Does it work? I tried it with a children's French/English dictionary I'd been trying unsuccessfully to memorize  For se plaindre (to complain), I pictured a bunch of talking plantains complaining about me every time I walk by. Funny. One word that had evaded me for weeks was autoriser, a verb meaning “to give permission.” I closed my eyes and pictured myself in my mechanic’s garage asking him for permission to put my car on his lift — his auto riser. Bingo. Ten minutes later, I tested myself with a handful of new words, and passed. But as I added words, I started forgetting earlier words. So I dismissed the technique aside as yet another gimmick.

So, neither the memory palace nor the mnemonic keyword technique seemed to work for me.  But stay tuned: next week I'll tell you how 1+1=5, or what happened when I combined the techniques...and the email I received from a proponent of one of them. Très intéressant!

Monday, June 8, 2015

Cheap Flirting

For those of you who follow my blog, but haven't read my book, Flirting with French, here's your chance. For the month of June, you can get an e-book of Flirting (Kindle, Nook, Apple) for only $1.99!  If you have read it, surprise your Francophile friends with a gift. They'll never suspect how little you spent.

Buy the Kindle edition here

Buy the Nook version here

or visit the Apple Bookstore from your iOS device.

Act now, before they're all gone

Friday, June 5, 2015

Raining milk in the memory palace

I thought that maybe for at least a few posts that I might return to topics related to the reason I started this blog -- namely, the business of learning French, at which I've proven remarkably inept. Why this should be so is anybody's guess (Je suis idiot is mine), but I did have a little success, and did learn some techniques along the way, so let's dwell on the positive for moment.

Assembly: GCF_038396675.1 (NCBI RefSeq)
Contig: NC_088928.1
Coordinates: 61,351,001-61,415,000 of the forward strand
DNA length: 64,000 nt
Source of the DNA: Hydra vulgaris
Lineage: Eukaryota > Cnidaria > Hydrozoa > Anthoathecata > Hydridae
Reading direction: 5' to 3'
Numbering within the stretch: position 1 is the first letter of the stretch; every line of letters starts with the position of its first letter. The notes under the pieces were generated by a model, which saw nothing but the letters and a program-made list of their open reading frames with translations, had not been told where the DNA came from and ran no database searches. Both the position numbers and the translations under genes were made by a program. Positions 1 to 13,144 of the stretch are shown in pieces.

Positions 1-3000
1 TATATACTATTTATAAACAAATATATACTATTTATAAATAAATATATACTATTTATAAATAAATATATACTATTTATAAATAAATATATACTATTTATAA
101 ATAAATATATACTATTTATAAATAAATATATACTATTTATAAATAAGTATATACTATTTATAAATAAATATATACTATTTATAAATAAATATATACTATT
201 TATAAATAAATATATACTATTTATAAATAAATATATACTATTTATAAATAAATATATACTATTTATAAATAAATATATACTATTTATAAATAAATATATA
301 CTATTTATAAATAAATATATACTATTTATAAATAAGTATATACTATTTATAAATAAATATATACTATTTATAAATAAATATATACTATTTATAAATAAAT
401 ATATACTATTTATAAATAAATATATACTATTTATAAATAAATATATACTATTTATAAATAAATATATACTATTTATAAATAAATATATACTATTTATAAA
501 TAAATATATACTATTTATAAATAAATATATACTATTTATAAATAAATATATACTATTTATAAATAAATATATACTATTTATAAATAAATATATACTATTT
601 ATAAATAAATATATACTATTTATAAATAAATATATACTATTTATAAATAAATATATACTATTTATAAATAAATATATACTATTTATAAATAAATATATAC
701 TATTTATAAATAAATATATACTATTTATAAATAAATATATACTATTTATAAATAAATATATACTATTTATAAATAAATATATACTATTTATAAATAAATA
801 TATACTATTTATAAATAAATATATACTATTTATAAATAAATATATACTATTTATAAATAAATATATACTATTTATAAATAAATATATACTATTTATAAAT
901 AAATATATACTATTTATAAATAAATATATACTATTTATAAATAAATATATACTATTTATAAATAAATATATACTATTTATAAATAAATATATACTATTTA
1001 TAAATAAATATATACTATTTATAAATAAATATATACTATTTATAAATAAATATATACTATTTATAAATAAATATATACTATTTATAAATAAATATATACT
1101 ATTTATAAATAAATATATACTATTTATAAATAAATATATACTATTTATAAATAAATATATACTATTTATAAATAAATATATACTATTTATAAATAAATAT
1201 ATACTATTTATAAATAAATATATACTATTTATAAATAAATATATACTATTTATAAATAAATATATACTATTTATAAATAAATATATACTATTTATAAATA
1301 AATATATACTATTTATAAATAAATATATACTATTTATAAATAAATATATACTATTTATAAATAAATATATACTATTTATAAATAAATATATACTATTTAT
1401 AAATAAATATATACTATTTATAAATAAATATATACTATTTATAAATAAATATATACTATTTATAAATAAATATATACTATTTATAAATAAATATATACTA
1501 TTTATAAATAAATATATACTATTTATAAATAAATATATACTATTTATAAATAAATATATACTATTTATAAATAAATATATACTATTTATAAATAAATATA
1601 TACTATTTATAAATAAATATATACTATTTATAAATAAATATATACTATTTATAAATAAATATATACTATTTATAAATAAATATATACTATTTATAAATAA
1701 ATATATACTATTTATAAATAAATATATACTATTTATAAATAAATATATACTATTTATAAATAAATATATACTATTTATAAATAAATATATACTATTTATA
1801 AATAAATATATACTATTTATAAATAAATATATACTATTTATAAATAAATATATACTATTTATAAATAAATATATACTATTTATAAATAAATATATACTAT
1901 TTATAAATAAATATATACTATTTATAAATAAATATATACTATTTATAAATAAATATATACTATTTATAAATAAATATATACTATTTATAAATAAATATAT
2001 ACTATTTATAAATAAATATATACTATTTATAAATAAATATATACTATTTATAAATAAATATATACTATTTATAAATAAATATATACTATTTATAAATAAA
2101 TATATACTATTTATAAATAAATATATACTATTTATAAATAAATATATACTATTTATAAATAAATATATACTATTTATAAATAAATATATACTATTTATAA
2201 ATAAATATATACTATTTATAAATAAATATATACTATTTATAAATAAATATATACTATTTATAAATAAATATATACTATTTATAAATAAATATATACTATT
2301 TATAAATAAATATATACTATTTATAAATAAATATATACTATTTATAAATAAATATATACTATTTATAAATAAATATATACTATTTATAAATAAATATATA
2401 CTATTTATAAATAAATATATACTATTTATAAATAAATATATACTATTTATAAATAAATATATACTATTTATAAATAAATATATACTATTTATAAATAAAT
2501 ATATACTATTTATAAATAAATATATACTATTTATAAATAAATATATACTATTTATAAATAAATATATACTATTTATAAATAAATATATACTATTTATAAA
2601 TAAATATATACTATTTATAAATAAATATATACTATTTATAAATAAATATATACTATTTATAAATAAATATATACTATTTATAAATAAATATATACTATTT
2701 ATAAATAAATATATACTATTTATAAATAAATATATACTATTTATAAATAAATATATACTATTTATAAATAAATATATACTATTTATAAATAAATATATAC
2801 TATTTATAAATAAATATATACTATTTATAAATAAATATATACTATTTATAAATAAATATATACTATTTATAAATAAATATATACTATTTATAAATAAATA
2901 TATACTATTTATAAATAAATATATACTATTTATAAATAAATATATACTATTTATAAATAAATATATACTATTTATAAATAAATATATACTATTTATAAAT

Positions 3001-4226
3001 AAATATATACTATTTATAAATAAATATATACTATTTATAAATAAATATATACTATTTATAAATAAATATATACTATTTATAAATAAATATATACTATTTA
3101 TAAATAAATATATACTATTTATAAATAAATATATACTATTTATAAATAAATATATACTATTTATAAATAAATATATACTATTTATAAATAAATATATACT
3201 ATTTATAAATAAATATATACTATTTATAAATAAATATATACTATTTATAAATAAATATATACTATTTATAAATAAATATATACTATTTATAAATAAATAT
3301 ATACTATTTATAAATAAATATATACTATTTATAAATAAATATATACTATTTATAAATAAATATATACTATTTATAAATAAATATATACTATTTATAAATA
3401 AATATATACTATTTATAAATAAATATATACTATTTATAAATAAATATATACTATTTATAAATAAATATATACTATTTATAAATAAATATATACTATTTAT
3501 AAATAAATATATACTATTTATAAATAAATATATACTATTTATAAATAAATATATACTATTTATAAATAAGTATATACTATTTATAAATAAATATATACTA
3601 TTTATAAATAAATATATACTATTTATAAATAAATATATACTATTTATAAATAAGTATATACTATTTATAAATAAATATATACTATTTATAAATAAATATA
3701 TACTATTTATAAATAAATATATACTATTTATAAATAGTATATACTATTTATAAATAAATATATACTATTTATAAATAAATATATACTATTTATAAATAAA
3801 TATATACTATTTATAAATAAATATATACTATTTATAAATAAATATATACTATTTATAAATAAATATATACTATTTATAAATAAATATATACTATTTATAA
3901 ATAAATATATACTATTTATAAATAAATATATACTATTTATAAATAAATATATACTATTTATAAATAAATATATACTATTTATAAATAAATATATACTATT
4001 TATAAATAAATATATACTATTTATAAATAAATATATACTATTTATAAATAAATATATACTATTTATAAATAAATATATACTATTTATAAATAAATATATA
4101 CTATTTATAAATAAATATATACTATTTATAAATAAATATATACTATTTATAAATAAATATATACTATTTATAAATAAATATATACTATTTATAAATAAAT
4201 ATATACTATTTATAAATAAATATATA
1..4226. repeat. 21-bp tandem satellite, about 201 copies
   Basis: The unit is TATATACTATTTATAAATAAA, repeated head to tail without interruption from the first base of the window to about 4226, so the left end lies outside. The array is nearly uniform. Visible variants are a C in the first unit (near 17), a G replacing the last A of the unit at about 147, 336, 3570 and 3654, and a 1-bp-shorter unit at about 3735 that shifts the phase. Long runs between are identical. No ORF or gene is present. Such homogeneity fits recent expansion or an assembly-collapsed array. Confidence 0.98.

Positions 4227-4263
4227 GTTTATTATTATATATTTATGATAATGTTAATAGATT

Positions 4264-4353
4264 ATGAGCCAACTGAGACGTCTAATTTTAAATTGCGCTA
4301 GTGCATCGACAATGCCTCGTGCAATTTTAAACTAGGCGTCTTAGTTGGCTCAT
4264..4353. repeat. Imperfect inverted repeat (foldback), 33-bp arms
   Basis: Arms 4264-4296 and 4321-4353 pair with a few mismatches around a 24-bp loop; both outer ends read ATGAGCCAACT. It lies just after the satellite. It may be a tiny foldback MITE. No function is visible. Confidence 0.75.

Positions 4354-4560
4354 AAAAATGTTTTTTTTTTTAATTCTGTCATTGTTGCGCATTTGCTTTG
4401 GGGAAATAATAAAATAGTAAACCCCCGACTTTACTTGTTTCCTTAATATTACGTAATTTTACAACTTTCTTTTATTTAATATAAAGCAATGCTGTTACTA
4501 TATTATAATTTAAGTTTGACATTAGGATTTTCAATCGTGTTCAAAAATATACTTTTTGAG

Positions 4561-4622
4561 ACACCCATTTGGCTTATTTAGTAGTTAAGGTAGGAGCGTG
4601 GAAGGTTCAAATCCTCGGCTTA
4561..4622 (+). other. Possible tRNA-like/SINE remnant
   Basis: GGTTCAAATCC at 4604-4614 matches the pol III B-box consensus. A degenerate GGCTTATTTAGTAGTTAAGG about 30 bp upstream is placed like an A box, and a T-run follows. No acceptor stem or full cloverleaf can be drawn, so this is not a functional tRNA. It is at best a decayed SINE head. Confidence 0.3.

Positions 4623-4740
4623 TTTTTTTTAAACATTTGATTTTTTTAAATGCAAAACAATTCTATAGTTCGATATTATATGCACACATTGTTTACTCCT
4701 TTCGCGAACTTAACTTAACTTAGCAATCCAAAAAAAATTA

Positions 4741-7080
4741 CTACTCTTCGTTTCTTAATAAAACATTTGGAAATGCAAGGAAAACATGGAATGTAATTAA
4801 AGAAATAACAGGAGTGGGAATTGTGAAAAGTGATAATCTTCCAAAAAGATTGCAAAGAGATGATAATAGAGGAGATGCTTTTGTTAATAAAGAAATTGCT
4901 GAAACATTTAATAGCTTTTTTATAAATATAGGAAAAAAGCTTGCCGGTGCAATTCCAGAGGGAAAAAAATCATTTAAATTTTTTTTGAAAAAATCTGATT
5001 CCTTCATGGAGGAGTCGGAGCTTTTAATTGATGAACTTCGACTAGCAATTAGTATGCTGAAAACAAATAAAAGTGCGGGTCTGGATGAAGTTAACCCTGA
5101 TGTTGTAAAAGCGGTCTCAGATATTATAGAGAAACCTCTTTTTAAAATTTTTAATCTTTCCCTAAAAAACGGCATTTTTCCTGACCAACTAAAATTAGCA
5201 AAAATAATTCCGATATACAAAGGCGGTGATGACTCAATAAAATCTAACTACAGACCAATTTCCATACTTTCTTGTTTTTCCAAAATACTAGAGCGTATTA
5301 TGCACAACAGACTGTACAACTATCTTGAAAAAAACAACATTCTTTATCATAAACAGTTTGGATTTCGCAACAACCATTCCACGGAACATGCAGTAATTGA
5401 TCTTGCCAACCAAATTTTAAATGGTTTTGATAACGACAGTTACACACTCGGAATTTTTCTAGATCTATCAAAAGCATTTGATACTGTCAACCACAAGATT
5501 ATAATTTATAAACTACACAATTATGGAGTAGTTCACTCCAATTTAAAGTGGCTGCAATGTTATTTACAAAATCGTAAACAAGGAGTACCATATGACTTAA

One technique which I discovered during my quest to memorize French vocabulary is called the "memory palace." In Flirting with French I discuss the fascinating origin of the term (too lengthy to go into here), but the way it works is that you place the object or word in a room (or if you're a king, a palace) but represented by a vivid visual image that will remind you of that word. So if you have a list of objects for the grocery store -- bread, milk, chicken, and potatoes -- which is one more item than I can memorize, you place memorable images of those items in a room or rooms, which you picture yourself walking through. So, to memorize this list, I picture myself coming home from work, and as I pass the mailbox a chicken pokes his head out and clucks. As I approach the house it starts raining milk, so I dash inside, only to slip on the potatoes that are covering the kitchen floor, and as I lay there the oven door flies open and a loaf of bread pops out. (This is particularly vivid use of the technique -- all the action isn't the norm, but I find it helps.)

So that's my list, converted to a little tableau. When I get to the store I picture myself coming home from work, and the rest follows (we hope). Memory experts have used this technique to memorize hundreds of objects, or,say, the order of cards in a deck. It's effective because the mind is better at remembering images than at remembering words. But how can it help you with a language? To help you to remember, not to bring home the bread, but that "bread" is le pain? Ah, that's a topic for another day, but give it some thought -- you may come up with the answer yourself.